“My friend says it is a good idea to ask the nurses to care for my baby at night so I can get some sleep.”

Advise a continuous rooming-in, where the mother can practice being with her baby in a controlled setting and learn to latch baby comfortably and effectively which allow the mother to learn to interpret her newborn’s feeding cues and breastfeed as often as baby wants; advocate for no routine formula use in the system of care.


“Now that we are home from the hospital, the baby seems to be feeding every hour. She or he doesn’t seem satisfied with breast milk alone.”

8–12 feedings in 24 h are typical and necessary to establish an abundant milk supply.

Newborns typically begin feeding more frequently the second night after birth, when the baby is at home.

Use a hand-pump or hand expression, so you can see that there is milk.

Once the breast milk comes in, the newborn elimination patterns (3–5 voids and 3–4 stools per day by 3–5 d; onset of yellow, seedy milk stools by 4–5 d) assure enough intake.

Try to distinguish between newborn “flutter sucking” or “nibbling” that results in only a trickle of milk at the breast versus “drinking” milk, with active sucking and regular swallowing.


“My nipples are sore and cracked. Can I take a break and give my baby a little formula?”

​Sore nipples are usually attributable to incorrect latch-on technique and are a common reason that mothers discontinue breastfeeding early or start supplements.

To evaluate latch; consider a lactation consultant for one-on-one assistance with latch.

“My baby is 2 weeks old, my breasts do not feel very full anymore. I’m afraid my milk went away.”

Although the mother’s breasts are less swollen than during postpartum engorgement, they should feel fuller before feedings and softer afterward which does not mean they have insufficient milk supply.


“My baby is one month old, is crying a lot, and I am tired and need sleep.”

​Normal infant crying peaks at about 6 wk (3−5 h in 24 h)

If infant has gained weight appropriately, that is reassuring of the adequacy of your milk supply.

Use coping strategies for infant crying, including holding the baby skin to skin; the 5 S’sa ( swaddling, side lying, swaying, shushing, and sucking ). (however, swaddle with the baby’s hands up near the head to help assess feeding cues); use of an infant carrier; going for a stroller or car ride.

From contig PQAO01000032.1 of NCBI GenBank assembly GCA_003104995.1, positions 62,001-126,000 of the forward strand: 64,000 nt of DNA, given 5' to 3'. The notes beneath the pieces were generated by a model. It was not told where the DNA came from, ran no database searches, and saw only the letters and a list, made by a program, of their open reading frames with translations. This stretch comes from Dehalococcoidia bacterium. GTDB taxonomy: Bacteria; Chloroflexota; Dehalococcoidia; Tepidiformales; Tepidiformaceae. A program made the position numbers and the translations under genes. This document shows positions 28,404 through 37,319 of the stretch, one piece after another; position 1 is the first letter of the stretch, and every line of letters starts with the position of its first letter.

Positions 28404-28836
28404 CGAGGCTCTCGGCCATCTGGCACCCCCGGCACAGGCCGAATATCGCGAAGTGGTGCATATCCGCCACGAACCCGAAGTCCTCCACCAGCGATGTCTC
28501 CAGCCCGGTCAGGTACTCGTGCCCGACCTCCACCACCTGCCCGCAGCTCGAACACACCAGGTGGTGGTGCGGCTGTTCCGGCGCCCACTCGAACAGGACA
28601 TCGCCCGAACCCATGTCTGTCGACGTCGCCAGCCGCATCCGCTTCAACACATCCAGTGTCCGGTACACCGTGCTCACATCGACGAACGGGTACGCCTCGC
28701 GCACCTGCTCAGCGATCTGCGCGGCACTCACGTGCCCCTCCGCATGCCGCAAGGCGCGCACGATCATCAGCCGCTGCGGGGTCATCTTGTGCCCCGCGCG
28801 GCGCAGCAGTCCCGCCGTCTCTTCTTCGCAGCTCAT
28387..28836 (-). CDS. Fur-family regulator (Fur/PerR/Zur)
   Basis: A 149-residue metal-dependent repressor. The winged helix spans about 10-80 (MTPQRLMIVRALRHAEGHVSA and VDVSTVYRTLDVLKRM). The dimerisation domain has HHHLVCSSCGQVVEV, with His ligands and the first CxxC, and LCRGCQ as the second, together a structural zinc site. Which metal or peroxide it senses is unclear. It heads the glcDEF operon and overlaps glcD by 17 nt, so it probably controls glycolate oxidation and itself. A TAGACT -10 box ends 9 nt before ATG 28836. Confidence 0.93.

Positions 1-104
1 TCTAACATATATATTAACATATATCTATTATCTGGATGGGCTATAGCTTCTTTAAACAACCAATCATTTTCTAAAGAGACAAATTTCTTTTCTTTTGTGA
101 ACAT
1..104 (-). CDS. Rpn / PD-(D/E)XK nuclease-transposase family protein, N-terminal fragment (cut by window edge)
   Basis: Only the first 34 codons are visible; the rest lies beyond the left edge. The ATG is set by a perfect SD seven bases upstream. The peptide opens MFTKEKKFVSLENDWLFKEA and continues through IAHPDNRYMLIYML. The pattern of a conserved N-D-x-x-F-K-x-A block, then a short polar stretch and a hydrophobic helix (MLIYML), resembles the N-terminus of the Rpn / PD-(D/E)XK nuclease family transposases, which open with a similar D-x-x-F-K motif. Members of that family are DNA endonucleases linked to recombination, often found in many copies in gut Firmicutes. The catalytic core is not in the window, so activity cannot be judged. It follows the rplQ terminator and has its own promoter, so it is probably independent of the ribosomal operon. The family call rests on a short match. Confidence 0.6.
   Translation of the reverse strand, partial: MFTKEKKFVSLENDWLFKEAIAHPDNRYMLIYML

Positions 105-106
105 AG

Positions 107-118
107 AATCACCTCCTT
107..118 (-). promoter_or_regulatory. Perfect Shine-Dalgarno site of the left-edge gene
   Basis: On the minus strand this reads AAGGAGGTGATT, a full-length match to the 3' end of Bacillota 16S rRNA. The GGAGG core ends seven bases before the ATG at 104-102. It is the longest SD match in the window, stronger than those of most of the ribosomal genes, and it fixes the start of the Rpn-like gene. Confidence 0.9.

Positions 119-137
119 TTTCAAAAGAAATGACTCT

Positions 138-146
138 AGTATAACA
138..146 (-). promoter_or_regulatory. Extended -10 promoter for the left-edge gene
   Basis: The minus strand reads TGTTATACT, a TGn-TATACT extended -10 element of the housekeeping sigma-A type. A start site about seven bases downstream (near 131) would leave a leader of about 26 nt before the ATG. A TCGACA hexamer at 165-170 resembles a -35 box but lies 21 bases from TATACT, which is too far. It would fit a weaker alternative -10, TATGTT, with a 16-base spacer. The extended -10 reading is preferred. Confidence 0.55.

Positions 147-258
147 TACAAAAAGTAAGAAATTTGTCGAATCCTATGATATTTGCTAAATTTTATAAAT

“Nothing seems to calm her/him except the bottle.”

​If the infant drinks milk from a bottle that is offered,you may assume that your infant is not satisfied by breastfeeding.

Fact is, that sucking is reflexive, and drinking from an offered bottle doesn’t always mean that the baby is hungry; baby “can’t scream and suck at the same time,” so the bottle may appear to calm baby, just as a pacifier might
If you like to offer a bottle, use expressed milk as the supplement
Be aware of cluster feedings (late afternoon/evening) and upcoming appetite spurts, occurring at about 6 wk and 3 mo.


“I am going back to work and am worried that I do not have enough frozen stores of milk. Are there any herbs I can take to keep my milk supply strong?”

​There is no harm in trying Fenugreek or Blessed thistle, they are not “magic pill” to increase the mother’s milk supply; the key to ongoing milk production is frequent, effective milk removal

(every 3−4 h) and avoid going long intervals without draining the breasts.


“My 4 months old baby seems to only eat for a few minutes, and when I try to put her/him back to the breast, she or he refuses.”

​Explain that infants become more efficient at breastfeeding, and by 3 mo, they may drain the breast in 4–7 min.


​​“My 4 months old baby seems more interested in everything around him or her than in nursing at the breast.”

Distractibility is a normal developmental behavior at this age and that short, efficient feedings are common.
Nurse in a quiet, darkened room.


“My 6 months old baby is drooling and rubbing on her or his gums all the time. I do not think that I can continue to breastfeed because my baby might bite me.”

​Infants cannot bite and actively breastfeed at the same time. Biting tends to occur if the breast is offered when the infant is not interested or at the end of the feeding.

If the infant bites, say “No biting,” touch the infant’s lips, set the baby down, and briefly leave the room


“My 6 months old baby has refused to breastfeed for almost a whole day now. Is she or he ready to wean?”

​Some babies may suddenly refuse the breast between 4 and 7 mo of age for no apparent reason; common causes include upper respiratory infection, ear infection, teething, regular exposure to bottle-feeding, use of a new soap/perfume, maternal stress, or a decrease in milk supply.

Because many babies will nurse while asleep, try offering the breast when the baby is drowsy or asleep.

Regularly express milk if the baby won’t nurse, and feed the pumped milk until the infant resumes breastfeeding.